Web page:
Emilio Morenatti / AP
Supporters of center-right Catalan Nationalist Coalition leader Artur Mas wave pro-independence "estelada" flags during a campaign meeting in Barcelona, Spain, Thursday.
GIRONA, Spain -- As in towns across this wealthy northeastern region, the maze-like cobblestone streets of Girona's medieval quarter are fluttering with flags in favor of Catalonia's independence.
But while the separatist dream of millions has never felt so close to becoming a reality, independence fervor is now coming up against the cold, hard facts of what breaking free could mean.
For this Spanish region famed for its trading prowess might be shut out of the European Union for years, a huge hurdle to doing business with its most important trading partners.
EU officials say an independent Catalonia would face the same membership conditions of any other candidate nation.
Catalonia holds elections on Sunday that will be seen as a test of the regional government's plans to hold a referendum on independence, and one of the key issues emerging is the theoretical place of a free Catalonia in Europe.
A survey published by El Pais newspaper this month showed that while nearly half of Catalans support independence, the number drops to 37 percent if it means being out of the EU.
Tough membership conditions aren't the only thing possibly standing in the way. The European Union's treaty states that each of the 27 member states can veto a candidate nation's accession, so a vengeful Spain could block Catalonia's entry.
"Now we want to be a state inside Europe," said Josep Matamala, who helped create a banner combining a pro-EU slogan with the red-and-yellow stripes, blue triangle and white star of the "estelada" flag that symbolizes Catalonia's independence drive.
'We trust Europe'
Catalonia's regional president Artur Mas, who is leading the independence charge, has voiced optimism — perhaps wishful thinking — that an independent Catalonia would be swiftly embraced into the EU fold.
In a recent speech in Brussels, he declared: "Catalonia has never in its history let Europe down, now we trust Europe will not let us down."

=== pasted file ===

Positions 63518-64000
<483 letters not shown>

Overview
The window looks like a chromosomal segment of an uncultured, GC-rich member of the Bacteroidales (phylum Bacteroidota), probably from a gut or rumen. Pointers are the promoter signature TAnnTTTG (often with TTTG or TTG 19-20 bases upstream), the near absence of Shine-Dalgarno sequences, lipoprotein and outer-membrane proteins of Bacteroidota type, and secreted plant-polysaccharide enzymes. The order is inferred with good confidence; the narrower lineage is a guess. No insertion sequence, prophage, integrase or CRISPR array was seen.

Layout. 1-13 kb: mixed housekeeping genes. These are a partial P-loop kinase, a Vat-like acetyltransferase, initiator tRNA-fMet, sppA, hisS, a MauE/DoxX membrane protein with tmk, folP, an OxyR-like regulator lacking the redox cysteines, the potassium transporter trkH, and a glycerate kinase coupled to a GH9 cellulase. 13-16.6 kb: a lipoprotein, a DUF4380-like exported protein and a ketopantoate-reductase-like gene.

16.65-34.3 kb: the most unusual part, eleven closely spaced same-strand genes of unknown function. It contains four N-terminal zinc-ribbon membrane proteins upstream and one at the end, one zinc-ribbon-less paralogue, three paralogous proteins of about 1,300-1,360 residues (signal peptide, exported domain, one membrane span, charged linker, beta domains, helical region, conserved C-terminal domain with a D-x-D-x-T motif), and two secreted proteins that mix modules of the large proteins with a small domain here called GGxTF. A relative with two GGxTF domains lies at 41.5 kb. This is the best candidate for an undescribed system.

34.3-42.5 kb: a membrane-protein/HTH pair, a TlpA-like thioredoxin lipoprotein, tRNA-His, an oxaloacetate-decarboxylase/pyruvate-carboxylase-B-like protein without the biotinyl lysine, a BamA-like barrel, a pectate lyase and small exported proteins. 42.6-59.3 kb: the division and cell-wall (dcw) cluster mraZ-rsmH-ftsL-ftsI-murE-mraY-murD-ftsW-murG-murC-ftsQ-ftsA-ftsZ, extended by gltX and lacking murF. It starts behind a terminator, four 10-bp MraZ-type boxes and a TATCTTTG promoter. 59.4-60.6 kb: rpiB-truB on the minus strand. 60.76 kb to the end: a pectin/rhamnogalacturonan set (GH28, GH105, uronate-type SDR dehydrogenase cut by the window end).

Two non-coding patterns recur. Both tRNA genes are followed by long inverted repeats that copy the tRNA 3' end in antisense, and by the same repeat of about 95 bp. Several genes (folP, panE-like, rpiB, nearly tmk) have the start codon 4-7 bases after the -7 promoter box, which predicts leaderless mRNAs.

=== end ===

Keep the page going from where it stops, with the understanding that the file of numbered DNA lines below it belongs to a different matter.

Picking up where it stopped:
Some pro-independence voters simply can't fathom being cast out of the EU. "I imagine that if faced with a majority of Catalans who vote yes for independence in a referendum, (the EU) wouldn't be able to turn its back on us," said 35-year-old Girona music teacher Merce Escarra.
In 2010, Escarra was featured in the local press when she was asked by the owner of the building where she lives to remove the "estelada" flag from her balcony. "I said I had a legitimate right to protest and left it up, and it has been there ever since," she said.
Two years later it is difficult to find a building in Girona that isn't bedecked with the red-and-yellow Catalan flag or the pro-independence "estelada."
"Now there has been a boom in the pro-independence movement," Escarra said.
Money, neglect and language
Her reasons for wanting independence are representative of millions of Catalans: The region pays more than it receives back in taxes; its infrastructure has been neglected by the central government; and independence would ensure the survival of the Catalan language.
While most of Catalonia's business community is taking a wait-and-see attitude, Jose Manuel Lara, the president of media giant Planeta, said he would move his company from Barcelona to Spain if Catalonia went independent, in order to remain based in the EU.
Ramon Tremosa, a European parliament member from Mas' pro-independence party, said that Catalonia's fate would hinge on pressure being applied on Spain by other European powers and the multinational companies established in Catalonia, which would be anxious for a quick return to business as usual.
"I can't imagine the 4,000 multinationals (in Catalonia) allowing themselves to be expelled from the EU, from the euro and the free movement of goods and capital, it's not realistic," Tremosa told The Associated Press. "Spain would not be able to stop it because it is heading toward a bailout."
European law experts were uncertain about how quickly an independent Catalonia could join the EU.
Nicolas Zambrana, professor of international law at the University of Navarra, was pessimistic. "Spain would be in a good position to prevent Catalonia from returning to the EU," he said.
And the idea of a fledgling Catalan state left out in the European cold is giving some independence supporters second thoughts.
"It worries me," said Monica Casares, a 41-year-old mother of two who lives just north of Barcelona. "Taking into account that we would face a Spanish boycott on Catalan products for sure, and that we would also have to pay more on exports, we would have a big problem."
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